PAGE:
A brave new world, or how I fell in love with the sulphur regulations and stopped being afraid

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A brave new world, or how I fell in love with the sulphur regulations and stopped being afraid

Do you know that there are almost 400 types of ship fuel? I didn’t. I wasn’t interested, I assumed that it just runs on something and that’s all. And how much fuel does the ship use? Per nautical mile, working hour or a day? Well, that didn’t interest me either. Carbon footprint? Yes, most forwarding companies even have special calculators in place to estimate CO2 emissions per TEU, container, CBM, etc. And sulphur?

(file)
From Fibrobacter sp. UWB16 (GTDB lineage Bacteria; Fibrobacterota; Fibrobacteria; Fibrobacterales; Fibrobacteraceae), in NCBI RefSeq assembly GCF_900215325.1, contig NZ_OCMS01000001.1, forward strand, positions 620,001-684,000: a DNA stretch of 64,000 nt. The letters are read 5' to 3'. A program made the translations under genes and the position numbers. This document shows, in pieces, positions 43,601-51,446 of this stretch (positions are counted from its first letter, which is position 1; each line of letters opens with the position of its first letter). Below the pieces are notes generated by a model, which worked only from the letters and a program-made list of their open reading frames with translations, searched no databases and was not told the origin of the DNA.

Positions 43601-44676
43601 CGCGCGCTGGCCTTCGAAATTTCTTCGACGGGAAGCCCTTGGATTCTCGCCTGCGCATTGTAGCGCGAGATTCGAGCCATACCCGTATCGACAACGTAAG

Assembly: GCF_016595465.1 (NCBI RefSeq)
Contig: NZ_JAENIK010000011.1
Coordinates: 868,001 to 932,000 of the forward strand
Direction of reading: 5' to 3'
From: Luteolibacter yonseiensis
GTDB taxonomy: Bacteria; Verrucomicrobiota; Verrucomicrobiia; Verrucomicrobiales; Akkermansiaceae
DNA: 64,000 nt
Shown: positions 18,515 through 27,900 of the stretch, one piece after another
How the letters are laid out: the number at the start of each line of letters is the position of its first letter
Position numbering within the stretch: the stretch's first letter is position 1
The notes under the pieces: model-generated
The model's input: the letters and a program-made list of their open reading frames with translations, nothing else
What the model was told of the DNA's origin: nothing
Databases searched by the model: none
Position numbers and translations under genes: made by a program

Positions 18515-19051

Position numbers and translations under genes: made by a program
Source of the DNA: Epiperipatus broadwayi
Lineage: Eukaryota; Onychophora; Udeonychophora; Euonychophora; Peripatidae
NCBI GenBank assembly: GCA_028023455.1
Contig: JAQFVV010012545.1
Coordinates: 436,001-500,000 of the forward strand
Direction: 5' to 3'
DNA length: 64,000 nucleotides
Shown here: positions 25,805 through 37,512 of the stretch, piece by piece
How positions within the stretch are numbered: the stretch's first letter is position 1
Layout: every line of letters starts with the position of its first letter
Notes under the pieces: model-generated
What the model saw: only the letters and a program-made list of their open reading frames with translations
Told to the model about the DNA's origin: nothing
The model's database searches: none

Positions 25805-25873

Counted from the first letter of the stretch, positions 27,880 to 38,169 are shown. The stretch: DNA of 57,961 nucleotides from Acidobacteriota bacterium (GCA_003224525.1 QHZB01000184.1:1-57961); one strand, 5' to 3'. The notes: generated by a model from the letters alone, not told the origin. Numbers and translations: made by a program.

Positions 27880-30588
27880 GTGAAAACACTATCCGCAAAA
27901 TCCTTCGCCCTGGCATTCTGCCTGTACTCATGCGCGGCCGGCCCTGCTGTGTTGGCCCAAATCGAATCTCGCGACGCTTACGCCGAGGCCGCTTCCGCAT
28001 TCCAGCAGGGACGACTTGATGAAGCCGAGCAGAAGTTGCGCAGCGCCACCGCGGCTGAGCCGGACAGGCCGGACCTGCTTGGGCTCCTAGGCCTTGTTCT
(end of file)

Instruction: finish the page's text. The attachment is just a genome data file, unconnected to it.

I once read that the 16 biggest container ships emit more sulphur than all the cars in the world. And what about the other ships? There are almost 100,000 of them. No, I didn’t think about it every day. And you? 

Environment above all, i.e. sulphur regulations

The goal is virtuous – to reduce sulphur emissions. In accordance with the decision of the International Maritime Organization (IMO), the sulphur content has been reduced from 3.5% to 0.5% since 1 January 2020. Not someplace local, on the other side of the globe, but everywhere, all over the world. Yes, you can say that for many years now there have been so-called Emission Control Areas (ECA or Sulfur Emission Control Areas – SECA), where from 2015 the sulphur content must not exceed 0.1% (map below). But they’re really small if we consider the scale of the whole globe.